In the first session of 1714 Dalrymple continued to avoid nomination to select committees, being appointed only to draft two bills relating to the Equivalent (1 May, 14 June). He contributed to debate on major issues, speaking and voting on 18 Mar. against the expulsion of Richard Steele, and against the ministry on 15 Apr. on the question of the danger to the Hanoverian succession. The latter speech, according to Lockhart, was full of alarmist notions about the ‘great increase in popery and the power of the Highland clans’. He voted on 12 May for extending the schism bill to cover Catholic education, and after the failure of this wrecking amendment later denounced the bill (presumably on the 24th at its second reading) as ‘contrary to the law of nature by which parents had an absolute right to educate their children after what manner and with whom they pleased’. On 24 June he deserted Lockhart over a proposal to add a punitive clause to the bill for discharging the Equivalent commissioners, despite having co-operated with him in its formulation. On the 29th Lockhart reported in alarm that Dalrymple had come into possession of a pirated copy of his manuscript memoirs. Dark threats were made by Dalrymple that Lockhart faced compound actions for scandalum magnatum, which might reach a total of £30,000. Dalrymple arranged for the publication of the memoirs, writing an explanatory preface castigating the author’s Jacobitism and offering translations of its terminology for a Hanoverian readership: ‘When the reader finds the terms cavalier, royal family, prince, king, episcopal, dispersed through these memoirs, he cannot be at a loss for the meaning of them . . . in Revolution dialect [they] go for no more than Jacobite, a spurious issue, Pretender, mock-monarch, and popish persuasion.’ Dalrymple was one of the Scottish Members ‘expected in town’ for the brief parliamentary session following the Queen’s death, and was certainly in London during September and October, when he presented loyal addresses to George I from Edinburghshire and four of his constituency burghs. On 9 Oct. he was restored to his post as lord advocate and granted the same salary as previously. Listed as a Whig in the Worsley list and other comparative analyses of the Parliaments of 1713 and 1715, he continued to represent Haddington Burghs until his death. He now abandoned his earlier flirtation with abolishing the Union. His fears about Jacobitism were confirmed by the rising in 1715, which he described in September as having ‘gone far enough to confound the impudence of the Tories, who have said and sworn so lately that our fears were imaginary or fictitious, and the silly scruples of the whimsical who fall in with them in a great measure’. He urged the government ‘to act with vigour in quenching the flame that may spread and increase by very small accidents’. After the rebellion, however, he favoured clemency towards the rebels, and therefore avoided taking any part in the prosecutions at Carlisle by travelling to the Continent, ostensibly for his health. During his progress from Aix-la-Chapelle to Hanover, which included visits to Paris and Brussels, he met various Jacobites in exile. It was reported that he ‘still complains of the measures that are taking, but continues still otherways in his former way of thinking . . . he seems not to be trusted by the present managers nor in any of their measures’. Although he remained in high office, Dalrymple was on indifferent terms with ministers, and at odds with them over major issues of Scottish policy. He opposed the forfeited estates bill in 1718, even publishing a pamphlet against it; privately, he dubbed it ‘the damned bill of sale’. He retired from office in 1720, as part of the ministerial reconstruction after the reunion of the Whig party, receiving a sinecure of £1,200 p.a. with a reversion to his eldest son. He died on 3 Dec. 1721 and was buried at Morham in Haddingtonshire, leaving his entire property to his eldest son, James†, but making provision for his wife’s annuities and giving her discretionary powers to apportion some money to his second son.19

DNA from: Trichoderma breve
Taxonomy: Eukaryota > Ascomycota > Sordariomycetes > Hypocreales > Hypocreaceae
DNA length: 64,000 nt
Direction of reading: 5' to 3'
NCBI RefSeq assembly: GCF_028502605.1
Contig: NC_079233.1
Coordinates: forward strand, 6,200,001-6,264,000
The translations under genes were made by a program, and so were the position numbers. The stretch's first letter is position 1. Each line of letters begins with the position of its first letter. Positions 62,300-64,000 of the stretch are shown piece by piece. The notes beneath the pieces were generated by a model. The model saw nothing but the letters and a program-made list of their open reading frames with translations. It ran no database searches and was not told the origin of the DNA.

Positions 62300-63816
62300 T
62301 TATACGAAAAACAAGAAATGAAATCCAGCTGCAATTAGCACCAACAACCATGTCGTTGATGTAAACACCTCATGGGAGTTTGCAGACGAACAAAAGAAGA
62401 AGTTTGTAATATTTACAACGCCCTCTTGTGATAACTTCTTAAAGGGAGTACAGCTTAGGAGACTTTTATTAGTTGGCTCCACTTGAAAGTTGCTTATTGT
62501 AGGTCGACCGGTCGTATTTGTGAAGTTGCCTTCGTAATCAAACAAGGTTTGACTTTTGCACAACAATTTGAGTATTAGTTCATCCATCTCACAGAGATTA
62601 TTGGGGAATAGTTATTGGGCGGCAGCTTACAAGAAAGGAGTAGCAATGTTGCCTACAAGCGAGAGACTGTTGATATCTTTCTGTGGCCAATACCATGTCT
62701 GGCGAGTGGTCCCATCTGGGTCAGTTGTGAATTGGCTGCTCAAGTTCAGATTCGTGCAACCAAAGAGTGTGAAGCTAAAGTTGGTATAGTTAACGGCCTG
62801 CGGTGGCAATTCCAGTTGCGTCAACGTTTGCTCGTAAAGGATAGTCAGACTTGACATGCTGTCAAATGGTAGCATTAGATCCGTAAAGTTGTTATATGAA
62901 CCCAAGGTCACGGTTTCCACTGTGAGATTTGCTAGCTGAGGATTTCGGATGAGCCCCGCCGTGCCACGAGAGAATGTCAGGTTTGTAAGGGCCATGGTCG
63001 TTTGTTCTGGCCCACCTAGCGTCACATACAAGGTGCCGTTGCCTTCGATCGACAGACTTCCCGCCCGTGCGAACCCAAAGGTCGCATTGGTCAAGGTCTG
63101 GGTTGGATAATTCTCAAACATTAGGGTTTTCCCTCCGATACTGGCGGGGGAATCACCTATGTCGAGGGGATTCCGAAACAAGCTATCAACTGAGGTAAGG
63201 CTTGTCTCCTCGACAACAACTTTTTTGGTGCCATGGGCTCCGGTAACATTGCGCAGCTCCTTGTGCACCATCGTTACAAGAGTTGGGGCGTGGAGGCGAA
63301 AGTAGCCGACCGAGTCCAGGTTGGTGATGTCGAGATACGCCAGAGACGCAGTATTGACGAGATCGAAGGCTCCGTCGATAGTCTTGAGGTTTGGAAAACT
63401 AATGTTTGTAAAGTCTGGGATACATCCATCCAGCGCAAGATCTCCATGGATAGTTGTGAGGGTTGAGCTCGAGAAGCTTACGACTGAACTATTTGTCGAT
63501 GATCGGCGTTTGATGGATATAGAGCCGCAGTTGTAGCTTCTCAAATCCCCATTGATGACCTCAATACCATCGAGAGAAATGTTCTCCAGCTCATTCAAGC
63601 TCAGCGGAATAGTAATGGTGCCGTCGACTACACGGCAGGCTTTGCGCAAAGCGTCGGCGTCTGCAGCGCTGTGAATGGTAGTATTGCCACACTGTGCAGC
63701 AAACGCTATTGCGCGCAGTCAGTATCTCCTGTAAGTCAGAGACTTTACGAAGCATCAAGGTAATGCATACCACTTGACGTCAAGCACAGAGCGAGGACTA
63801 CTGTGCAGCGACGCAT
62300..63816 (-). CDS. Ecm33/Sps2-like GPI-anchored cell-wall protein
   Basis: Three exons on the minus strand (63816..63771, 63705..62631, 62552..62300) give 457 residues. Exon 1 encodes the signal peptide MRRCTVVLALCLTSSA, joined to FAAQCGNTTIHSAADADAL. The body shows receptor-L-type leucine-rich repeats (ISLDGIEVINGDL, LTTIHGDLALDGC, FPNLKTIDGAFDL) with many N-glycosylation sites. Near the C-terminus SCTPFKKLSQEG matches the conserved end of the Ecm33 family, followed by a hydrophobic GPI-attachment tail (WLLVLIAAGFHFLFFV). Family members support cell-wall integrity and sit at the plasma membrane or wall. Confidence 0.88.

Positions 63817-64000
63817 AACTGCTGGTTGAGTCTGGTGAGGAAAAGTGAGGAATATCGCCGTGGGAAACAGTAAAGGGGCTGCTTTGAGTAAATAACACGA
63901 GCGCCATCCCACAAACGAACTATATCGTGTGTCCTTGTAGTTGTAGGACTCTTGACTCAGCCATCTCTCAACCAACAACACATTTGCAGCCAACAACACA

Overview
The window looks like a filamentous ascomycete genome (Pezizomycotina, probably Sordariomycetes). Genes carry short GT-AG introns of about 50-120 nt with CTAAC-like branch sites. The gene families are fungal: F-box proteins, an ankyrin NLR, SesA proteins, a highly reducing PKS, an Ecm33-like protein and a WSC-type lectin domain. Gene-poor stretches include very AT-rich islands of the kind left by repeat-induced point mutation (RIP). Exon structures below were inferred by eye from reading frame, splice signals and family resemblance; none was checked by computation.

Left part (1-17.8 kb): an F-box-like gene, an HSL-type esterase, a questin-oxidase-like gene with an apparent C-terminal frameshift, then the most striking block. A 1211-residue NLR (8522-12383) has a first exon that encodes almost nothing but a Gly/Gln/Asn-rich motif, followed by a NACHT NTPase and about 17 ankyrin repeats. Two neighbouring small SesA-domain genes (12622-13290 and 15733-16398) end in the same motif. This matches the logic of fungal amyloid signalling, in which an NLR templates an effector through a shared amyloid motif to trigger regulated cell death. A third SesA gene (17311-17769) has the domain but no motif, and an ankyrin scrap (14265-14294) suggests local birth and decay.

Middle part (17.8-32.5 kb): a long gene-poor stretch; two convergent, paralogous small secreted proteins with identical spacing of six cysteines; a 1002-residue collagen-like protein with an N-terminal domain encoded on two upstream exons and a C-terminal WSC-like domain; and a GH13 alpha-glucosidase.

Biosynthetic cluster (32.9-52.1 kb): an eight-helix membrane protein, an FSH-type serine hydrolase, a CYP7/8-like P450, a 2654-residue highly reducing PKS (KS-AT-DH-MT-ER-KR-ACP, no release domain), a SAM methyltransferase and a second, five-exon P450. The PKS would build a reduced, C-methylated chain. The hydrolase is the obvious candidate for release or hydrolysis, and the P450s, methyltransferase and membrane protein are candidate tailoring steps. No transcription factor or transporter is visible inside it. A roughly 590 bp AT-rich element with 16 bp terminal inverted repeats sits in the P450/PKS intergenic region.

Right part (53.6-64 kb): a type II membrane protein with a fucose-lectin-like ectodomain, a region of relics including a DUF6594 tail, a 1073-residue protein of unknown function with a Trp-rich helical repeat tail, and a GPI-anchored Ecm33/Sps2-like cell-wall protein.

Ref Volumes: 1690-1715
Author: David Wilkinson
- 1. Scots Peerage ed. Paul, viii. 143; Edinburgh Graduates, 117; Hist. Scot. Parl. 174.
- 2. Scot. Rec. Soc. lxii. 51; lvi. 257; SRO, Dunbar burgh recs. B18/13/2 f. 245; Carnegie Lib. Ayr, Ayr burgh recs. B6/18/8, council mins. 4 Oct. 1709.